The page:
If Oscar Pistorius gets his way there will be a pair of ‘cheetahs’ entering competition in the 2008 Olympics in Beijing, China. Opposition to his dream is fierce, however. The cheetahs are thought to have an unfair advantage over normal competitors. Actually, these “cheetahs” are not the feline type, but rather the name given to a pair of j-shaped prosthesis Oscar will wear if he becomes the first amputee runner in the Olympic Games — Oscar, a.k.a., “The Fastest Thing on No Legs.”

The controversy over his desire to enter competition in the Olympics (he is a two-time medalist from the 2004 Paralympics) is heated by concern that he would have an unfair advantage — a testament to the progress made with limb prostheses in recent years…

Although prosthesis have been around for more than 2000 years — one of the earliest known dates back to 300 BC and was a copper-wood leg — only in recent years have they developed to the point where their function now approaches that of a normal limb. New materials such as thermal plastics and composites such as carbon fibre make the prosthesis lighter and stronger while the addition of electronic motors and microprocessors are providing enhanced functionality permitting ever more control and ultimately, more autonomy for those that require them. Attachment of the limb also improved and is now commonly done via vacuum technology that provides a suction cup-like connection. This breakthrough permitted limbs like artificial legs to remain in place even when running.

The myoelectric hand is an excellent example of the technological advance made in this area. This device is capable of responding to brain commands via a computer chip and sensors attached to muscles on the chest and back and can provide the dexterity and control needed to tie a shoelace, for example. This device has already been built upon to include a full arm as well and earlier this year Claudia Mitchell, a former US marine who lost her arm in a motorcycle accident, was able to benefit from this device. To use it, surgeons had to re-route the motor nerves that once controlled her arm into muscles in her chest and side. In this situation, if she tries to move her arm or hand, specific muscles in her chest or side will contract and a myoelectric sensor attached to the muscle detects the contraction and sends the appropriate message to the arm or hand. With this device she was able to regain some significant abilities, such as being able to cut up food at a pace four times faster than someone with a more traditional prosthesis.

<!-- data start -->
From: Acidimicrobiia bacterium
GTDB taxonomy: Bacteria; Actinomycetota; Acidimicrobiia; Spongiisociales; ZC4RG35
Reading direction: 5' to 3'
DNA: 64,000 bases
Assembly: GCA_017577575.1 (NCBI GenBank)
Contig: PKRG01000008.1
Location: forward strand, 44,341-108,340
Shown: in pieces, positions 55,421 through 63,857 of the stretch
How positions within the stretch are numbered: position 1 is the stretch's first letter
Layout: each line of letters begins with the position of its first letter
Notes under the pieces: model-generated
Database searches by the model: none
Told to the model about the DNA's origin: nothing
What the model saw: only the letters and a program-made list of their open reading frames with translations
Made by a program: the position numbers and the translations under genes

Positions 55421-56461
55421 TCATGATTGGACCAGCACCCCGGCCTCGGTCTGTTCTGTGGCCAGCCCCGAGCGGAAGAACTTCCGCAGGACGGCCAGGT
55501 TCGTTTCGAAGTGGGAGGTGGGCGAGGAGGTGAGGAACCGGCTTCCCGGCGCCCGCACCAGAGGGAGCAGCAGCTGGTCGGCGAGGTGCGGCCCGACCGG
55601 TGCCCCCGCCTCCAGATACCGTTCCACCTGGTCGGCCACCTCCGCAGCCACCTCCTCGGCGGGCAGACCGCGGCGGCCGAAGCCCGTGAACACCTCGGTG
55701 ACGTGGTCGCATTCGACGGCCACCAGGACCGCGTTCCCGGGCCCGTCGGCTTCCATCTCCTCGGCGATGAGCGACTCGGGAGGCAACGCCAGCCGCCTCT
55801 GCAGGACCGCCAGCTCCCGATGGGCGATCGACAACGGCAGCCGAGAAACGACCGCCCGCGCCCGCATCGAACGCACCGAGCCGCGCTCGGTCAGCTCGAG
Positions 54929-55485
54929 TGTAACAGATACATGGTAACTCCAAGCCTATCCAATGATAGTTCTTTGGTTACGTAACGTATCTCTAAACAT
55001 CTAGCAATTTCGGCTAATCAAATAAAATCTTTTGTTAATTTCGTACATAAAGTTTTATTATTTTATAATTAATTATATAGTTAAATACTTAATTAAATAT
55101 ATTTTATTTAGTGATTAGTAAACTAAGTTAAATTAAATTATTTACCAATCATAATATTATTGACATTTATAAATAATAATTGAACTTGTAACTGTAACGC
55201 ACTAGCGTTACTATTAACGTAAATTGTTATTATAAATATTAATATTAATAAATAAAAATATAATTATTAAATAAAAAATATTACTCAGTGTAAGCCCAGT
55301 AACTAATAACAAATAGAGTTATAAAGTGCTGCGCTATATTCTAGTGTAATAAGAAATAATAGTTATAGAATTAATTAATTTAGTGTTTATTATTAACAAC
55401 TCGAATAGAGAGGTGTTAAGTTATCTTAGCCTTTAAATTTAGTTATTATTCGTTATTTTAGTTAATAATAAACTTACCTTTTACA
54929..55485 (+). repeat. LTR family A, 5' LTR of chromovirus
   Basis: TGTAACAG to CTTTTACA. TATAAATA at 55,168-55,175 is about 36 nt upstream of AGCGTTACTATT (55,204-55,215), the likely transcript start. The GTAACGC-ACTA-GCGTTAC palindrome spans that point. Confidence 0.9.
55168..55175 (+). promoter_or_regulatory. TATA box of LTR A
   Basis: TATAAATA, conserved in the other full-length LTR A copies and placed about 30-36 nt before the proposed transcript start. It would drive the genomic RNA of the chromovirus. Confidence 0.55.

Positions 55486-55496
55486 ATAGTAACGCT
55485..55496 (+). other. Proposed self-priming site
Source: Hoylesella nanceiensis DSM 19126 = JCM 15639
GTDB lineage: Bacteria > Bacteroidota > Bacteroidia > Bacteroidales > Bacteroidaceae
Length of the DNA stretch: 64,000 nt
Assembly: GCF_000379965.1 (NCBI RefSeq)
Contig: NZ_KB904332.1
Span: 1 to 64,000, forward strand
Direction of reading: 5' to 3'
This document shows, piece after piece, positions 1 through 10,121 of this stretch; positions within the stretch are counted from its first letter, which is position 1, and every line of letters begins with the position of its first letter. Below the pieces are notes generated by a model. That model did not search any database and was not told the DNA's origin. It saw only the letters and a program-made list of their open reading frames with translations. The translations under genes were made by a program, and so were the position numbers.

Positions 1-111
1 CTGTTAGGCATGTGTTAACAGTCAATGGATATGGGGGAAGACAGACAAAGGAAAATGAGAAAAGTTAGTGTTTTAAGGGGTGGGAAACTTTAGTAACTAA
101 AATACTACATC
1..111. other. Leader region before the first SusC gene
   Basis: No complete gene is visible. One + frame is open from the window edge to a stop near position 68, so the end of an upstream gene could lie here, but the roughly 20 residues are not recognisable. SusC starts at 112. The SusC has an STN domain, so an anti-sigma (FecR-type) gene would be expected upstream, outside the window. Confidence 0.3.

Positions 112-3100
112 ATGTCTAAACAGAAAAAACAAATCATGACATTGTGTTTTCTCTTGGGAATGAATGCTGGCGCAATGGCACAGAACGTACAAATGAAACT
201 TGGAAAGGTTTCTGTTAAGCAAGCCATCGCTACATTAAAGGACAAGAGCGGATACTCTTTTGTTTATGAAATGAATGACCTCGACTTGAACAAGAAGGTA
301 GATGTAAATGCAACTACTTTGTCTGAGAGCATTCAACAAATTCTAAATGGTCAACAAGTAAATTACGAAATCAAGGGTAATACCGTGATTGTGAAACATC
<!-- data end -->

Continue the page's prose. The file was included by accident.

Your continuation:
A bionic foot and ankle was recently patented by the researchers at the Biomechatronics Lab at MIT that attempts to match the function of a normal foot during walking and over a variety of different terrain, such as stairs. The ankle contains a motor that controls the angle and force absorbed and released with each step. A similar device from Ossur called the Proprio Foot is already on the market and it touts the ability for users to place both feet behind their knees when getting up or sitting down into a chair (the most natural position) and when walking it automatically lifts the toes at the appropriate point in the step to ensure sufficient ground clearance and create a balanced gait. The same company also offers a bionic knee that interactively responds to changes in the walking speed, applied weight and terrain.

But what of Oscar Pistorius? The International Association of Athletics Federations has given the South African the green light to compete in 2008 reversing a decision earlier this year that banned any athlete from competing that would benefit from artificial help. But while the go ahead has been given, the scientific investigation into the technical advantages of his “cheetahs” continues. As long as this investigation shows that there is no technical advantage and more critically, if Oscar can qualify for entry, the world will have even more of a reason to watch the most spectacular sporting event on Earth come 2008.

Additional Information: Ossur –

Oscar Pistorius’s Web site

Michael Little works in analytical chemistry and has almost 20 years experience in the research based pharmaceutical industry. Michael resides in Laval, Quebec, with his wife and three children. Michael has written occasional science articles for GNN since 2007.


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